Domestic inter‐cultural service encounters: an integrated model

Domestic inter‐cultural service encounters: an integrated model Purpose – Proposes to provide practicing managers and academic researchers with a framework that will help them to understand better the nature of domestic inter‐cultural service encounters. Design/methodology/approach – Social identity theory is used to demonstrate how salient identity cues such as physiognomy, linguistic, and behavioral differences are likely to influence customer expectations during initial and subsequent encounters between domestic customers and culturally distant service providers. Findings – The framework developed, and the associated propositions, provide practicing managers with insights into how domestic service customers are likely to respond to domestic inter‐cultural service encounters. Practical implications – Domestic intercultural service encounters have special practical implications for staffing policy and training requirements in service organizations (e.g. there may be ethical and legal challenges for service organizations that refuse to hire service providers unless they can demonstrate competence in the domestic language, customs, etc., or because of visible salient cultural identity cues). Originality/value – Existing service encounter frameworks do not address the role that cultural identity plays in service exchange relationships. The value of this paper is that it uses cultural identity theory to extend an existing model that examines the nature and determinants of customer expectations of service. This extension enhances managers' understanding of service exchange relationships. http://www.deepdyve.com/assets/images/DeepDyve-Logo-lg.png Managing Service Quality Emerald Publishing

Domestic inter‐cultural service encounters: an integrated model

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Publisher
Emerald Publishing
Copyright
Copyright © 2005 Emerald Group Publishing Limited. All rights reserved.
ISSN
0960-4529
DOI
10.1108/09604520510606817
Publisher site
See Article on Publisher Site

Abstract

Purpose – Proposes to provide practicing managers and academic researchers with a framework that will help them to understand better the nature of domestic inter‐cultural service encounters. Design/methodology/approach – Social identity theory is used to demonstrate how salient identity cues such as physiognomy, linguistic, and behavioral differences are likely to influence customer expectations during initial and subsequent encounters between domestic customers and culturally distant service providers. Findings – The framework developed, and the associated propositions, provide practicing managers with insights into how domestic service customers are likely to respond to domestic inter‐cultural service encounters. Practical implications – Domestic intercultural service encounters have special practical implications for staffing policy and training requirements in service organizations (e.g. there may be ethical and legal challenges for service organizations that refuse to hire service providers unless they can demonstrate competence in the domestic language, customs, etc., or because of visible salient cultural identity cues). Originality/value – Existing service encounter frameworks do not address the role that cultural identity plays in service exchange relationships. The value of this paper is that it uses cultural identity theory to extend an existing model that examines the nature and determinants of customer expectations of service. This extension enhances managers' understanding of service exchange relationships.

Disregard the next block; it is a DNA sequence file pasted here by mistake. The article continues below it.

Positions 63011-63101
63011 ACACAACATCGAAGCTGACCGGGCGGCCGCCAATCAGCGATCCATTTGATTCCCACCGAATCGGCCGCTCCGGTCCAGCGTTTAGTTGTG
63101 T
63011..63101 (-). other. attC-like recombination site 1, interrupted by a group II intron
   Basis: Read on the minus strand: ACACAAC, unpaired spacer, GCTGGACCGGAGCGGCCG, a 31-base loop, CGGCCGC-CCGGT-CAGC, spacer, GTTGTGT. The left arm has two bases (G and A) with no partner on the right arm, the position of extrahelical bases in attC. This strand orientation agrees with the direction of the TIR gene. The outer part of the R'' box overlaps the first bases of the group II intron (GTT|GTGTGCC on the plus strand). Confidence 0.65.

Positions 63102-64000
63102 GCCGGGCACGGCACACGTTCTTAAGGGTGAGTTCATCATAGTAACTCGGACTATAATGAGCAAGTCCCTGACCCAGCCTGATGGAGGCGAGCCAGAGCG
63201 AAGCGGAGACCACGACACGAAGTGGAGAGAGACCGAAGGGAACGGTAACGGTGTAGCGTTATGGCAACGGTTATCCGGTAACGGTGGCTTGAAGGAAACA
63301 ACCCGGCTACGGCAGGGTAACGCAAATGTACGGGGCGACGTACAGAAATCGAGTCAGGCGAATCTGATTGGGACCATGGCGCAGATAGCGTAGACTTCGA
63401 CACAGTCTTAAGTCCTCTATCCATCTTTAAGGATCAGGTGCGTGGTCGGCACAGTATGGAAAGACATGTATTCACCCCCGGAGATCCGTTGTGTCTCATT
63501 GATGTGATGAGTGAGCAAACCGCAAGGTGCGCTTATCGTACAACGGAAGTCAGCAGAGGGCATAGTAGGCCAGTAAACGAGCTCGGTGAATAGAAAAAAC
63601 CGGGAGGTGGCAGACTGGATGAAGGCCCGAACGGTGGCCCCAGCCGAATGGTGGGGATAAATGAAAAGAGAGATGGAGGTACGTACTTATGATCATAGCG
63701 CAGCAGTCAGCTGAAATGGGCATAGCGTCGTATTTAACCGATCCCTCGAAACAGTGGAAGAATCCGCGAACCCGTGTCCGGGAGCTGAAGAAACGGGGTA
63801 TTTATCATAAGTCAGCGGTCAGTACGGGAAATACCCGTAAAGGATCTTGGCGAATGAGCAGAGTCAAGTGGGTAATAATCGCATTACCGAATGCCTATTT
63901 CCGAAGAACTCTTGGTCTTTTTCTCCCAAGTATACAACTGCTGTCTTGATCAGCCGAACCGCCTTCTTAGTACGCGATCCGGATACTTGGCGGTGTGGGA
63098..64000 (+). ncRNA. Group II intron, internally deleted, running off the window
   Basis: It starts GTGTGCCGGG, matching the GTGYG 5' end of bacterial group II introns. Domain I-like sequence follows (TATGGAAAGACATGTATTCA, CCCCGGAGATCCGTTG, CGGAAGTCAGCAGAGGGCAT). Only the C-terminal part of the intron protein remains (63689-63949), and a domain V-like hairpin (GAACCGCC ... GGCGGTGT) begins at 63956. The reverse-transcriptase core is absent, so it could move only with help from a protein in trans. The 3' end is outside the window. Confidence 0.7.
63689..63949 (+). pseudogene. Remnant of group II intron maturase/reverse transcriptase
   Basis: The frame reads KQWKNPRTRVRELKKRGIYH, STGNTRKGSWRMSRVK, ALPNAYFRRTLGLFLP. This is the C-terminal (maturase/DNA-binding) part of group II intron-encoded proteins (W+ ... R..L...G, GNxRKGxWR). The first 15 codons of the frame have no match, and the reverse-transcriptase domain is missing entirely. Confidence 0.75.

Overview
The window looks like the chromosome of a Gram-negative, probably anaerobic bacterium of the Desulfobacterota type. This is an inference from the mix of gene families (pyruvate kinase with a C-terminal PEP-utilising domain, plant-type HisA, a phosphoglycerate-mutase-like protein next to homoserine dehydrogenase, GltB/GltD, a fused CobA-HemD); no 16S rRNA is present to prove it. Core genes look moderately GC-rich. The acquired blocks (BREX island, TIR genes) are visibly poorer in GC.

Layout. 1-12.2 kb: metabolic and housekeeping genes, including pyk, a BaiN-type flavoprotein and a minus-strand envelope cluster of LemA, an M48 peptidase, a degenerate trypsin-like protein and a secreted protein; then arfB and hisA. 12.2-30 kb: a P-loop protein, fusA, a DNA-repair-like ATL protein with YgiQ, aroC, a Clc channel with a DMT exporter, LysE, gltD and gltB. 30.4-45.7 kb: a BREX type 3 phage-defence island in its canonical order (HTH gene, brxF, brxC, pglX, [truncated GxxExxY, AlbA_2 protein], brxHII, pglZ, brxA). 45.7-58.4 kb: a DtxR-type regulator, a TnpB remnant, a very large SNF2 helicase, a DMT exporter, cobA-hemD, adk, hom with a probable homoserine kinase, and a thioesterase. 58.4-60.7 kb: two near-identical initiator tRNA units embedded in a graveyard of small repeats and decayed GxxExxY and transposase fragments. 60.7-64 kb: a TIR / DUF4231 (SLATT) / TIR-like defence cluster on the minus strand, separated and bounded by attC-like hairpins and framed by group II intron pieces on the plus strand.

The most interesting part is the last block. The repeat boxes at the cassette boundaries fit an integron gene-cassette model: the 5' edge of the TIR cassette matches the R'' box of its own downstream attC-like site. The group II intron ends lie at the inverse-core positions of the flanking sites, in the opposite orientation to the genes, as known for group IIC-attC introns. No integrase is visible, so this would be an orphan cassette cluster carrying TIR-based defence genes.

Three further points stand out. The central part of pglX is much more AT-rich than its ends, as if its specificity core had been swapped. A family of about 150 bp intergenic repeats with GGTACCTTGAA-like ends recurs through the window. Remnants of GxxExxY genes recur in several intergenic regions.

Journal

Managing Service QualityEmerald Publishing

Published: Aug 1, 2005

Keywords: Service industries; Cross‐cultural management; Customer service management; Customer satisfaction

References

  • An empirical investigation of the role of culture on service recovery expectations
    Kanousi, A.
  • Service recovery in the airline industry: a cross‐cultural comparison of the attitudes and behaviours of British and Italian front‐line personnel
    Lorenzoni, N.; Lewis, B.R.
  • Service design and operations strategy formulation in multicultural markets
    Pullman, M.E.; Verma, R.; Goodale, J.C.
  • A social cognition model of consumer satisfaction/dissatisfaction: an experiment
    Sirgy, M.J.
  • Culture shocks in inter‐cultural service encounters?
    Stauss, B.; Mang, P.
  • Tourists' perceptions towards and satisfaction with service quality in the cross‐cultural service encounter: Implications for hospitality and tourism management
    Weiermair, K.

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